23 (118) 2016
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Atmosphere and analytics – the future of innovation in HR

by Robert Leeming, editor hrreview.com.pl
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Innovation in HR is crucial. An innovative HR department will help to create an innovative company.  Employers are missing out on a host of innovative ideas by not listening to their staff.

In-depth research of over 1,000 employees by software firm Wazoku found that each member of staff in a large company (one employing over 500), suggests six ideas to improve business performance and profitability each year.

However, management often don’t have the processes in place to collate and respond to these ideas. Of those questioned, 52% said that despite the avalanche of good ideas to be found in the office there was no procedure in place to air them to management and other co-workers. And 59% went as far as to say that their ideas were often simply ignored.

The survey also found that ideas picked up by leadership were implemented in only 39% of cases and only 43% of innovations were even acknowledged by employers.

HR departments have to keep track of and acknowledge the good ideas of their employees. 21st Century businesses move at such a pace, that any idea that could potentially put a firm ahead of the pack has to be considered and responded to. The job of the innovative HR department is to act as the bridge between management and their employees, in order to encourage innovation and experimentation at even the lowest level of the company.  

Some would say it’s the responsibility of an innovative HR department to recreate the atmosphere of a cutting edge start-up within even the largest company. Start-ups are the companies that pioneer change within business. The most innovative companies today, such as Uber and Twitter, were originally struggling start-ups looking for the best ways to push their products to the next level. To do this an open environment has to be fostered within the office, leading to more social collaboration between employees.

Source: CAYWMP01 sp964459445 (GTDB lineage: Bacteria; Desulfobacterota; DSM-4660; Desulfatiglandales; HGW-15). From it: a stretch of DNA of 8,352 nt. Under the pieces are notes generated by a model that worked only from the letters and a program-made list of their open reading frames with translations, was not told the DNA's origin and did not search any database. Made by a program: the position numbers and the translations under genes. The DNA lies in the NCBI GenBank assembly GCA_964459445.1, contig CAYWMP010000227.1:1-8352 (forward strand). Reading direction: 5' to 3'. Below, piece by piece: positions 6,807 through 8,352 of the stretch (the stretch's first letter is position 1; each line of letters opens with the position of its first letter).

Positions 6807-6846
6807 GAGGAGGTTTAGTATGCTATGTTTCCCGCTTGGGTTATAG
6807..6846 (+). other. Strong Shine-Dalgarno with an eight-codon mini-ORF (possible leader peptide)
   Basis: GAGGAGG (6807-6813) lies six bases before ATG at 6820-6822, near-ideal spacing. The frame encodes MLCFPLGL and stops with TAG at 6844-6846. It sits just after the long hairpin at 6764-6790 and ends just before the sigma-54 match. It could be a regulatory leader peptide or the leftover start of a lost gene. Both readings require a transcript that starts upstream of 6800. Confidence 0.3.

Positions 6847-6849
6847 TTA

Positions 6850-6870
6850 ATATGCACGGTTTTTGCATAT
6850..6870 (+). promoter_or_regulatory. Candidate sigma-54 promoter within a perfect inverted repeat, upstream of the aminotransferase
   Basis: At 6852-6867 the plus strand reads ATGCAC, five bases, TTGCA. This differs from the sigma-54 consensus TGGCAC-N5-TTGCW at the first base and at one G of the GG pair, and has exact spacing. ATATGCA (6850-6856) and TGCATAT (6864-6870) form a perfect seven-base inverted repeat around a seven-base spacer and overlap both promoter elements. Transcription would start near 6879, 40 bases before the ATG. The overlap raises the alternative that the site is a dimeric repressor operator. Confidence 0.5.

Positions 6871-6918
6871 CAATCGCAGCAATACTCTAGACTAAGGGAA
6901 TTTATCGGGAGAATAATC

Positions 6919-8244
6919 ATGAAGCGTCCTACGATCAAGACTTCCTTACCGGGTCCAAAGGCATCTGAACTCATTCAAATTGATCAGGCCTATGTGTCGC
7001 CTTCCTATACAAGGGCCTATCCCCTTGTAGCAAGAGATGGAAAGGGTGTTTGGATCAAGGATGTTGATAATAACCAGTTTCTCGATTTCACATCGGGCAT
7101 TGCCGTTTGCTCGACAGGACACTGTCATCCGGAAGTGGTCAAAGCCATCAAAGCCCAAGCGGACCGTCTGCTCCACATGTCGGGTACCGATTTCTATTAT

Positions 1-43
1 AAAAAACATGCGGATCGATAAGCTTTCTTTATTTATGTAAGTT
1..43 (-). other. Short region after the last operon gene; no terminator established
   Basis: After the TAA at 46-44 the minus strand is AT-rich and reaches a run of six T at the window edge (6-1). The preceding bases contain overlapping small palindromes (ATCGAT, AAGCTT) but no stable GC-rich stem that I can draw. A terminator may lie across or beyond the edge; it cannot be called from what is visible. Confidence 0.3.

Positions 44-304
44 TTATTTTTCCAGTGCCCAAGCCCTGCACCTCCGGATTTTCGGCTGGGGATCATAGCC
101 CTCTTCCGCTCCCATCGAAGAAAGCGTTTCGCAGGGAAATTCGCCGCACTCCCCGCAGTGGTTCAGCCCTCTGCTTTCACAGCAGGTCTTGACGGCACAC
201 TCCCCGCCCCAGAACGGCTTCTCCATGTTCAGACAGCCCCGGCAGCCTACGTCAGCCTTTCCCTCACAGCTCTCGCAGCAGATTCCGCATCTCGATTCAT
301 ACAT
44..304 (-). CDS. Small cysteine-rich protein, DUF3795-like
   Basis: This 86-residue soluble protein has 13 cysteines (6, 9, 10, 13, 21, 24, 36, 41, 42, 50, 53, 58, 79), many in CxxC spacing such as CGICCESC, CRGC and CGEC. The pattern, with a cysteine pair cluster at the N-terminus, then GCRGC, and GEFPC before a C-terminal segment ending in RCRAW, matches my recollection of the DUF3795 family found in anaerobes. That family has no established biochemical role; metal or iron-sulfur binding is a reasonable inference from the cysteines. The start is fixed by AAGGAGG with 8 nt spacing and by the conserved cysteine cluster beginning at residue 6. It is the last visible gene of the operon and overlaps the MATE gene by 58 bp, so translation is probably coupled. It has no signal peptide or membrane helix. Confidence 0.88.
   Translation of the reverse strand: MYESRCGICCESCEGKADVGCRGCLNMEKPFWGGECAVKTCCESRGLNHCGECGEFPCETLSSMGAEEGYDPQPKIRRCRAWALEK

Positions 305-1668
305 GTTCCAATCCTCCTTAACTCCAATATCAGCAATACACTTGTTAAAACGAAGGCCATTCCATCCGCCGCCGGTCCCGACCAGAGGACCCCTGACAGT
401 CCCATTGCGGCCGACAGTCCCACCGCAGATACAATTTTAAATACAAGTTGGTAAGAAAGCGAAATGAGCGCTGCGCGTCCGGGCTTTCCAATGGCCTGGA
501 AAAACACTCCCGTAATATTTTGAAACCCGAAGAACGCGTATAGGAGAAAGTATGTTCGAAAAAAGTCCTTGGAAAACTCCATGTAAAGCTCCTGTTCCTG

Success, even small successes, have to be recognised by HR departments to keep morale high. The innovative HR department has to recognise, at a personal level, the people that drive that change within in company.

As well as honouring success, examples of someone breaking the mould, being daring and experimental should also be honoured and recognised. The innovative HR department should not punish failure, because not every experiment is going to work; instead it should celebrate the successes. Letting people know that they’re empowered to experiment within the scope of their responsibilities is also very important and will help to breed innovation within a company.

The innovative HR department must also be ahead of the curve when it comes to the use of big data and analytics. Big data offers companies actionable insights that can help a HR department manage a business better. Big data can, for example, tell you how engaged employees are and what can be learnt from the most engaged employees. Symposium events, the sister company of HRreview, will in July hold an event entirely focused on People Metrics and Analytics, in response to this growing trend. The company will also consider the important role of social media in recruitment in an event in July.

Technology, and in particular big data and analytics, are the areas that will define HR in the future. However, as the power and scope of what can be monitored by a HR department grows, it will be up to the sector itself to draw best-practice guidelines when it comes to protecting the privacy of employees. The ability of a business to monitor, for example, the health of its employees might be an area, in the future, where a line could quite easily be crossed, where a company snoops too deeply into the private lives of its workers. The innovative HR department should know where to draw the line.

However, if sensitive information – such as information pertaining to employee’s moods – is collected and then used in a creative way to better the mood of those working for the company, then this can only be good and to the benefit of all of those involved? Especially if it involves taking concrete action in response to the information gathered, such as increasing staffing ratios or providing a staff breakfast in the mornings.

As time moves on, technology will to become much more personalised and potentially much more invasive and the innovative HR department is going to have to come up with the best ways to both manage and utilise that.
www.hrreview.com.pl / www.hrreview.co.uk

To find out more about Symposium Events please visit here: http://www.symposium.com.pl

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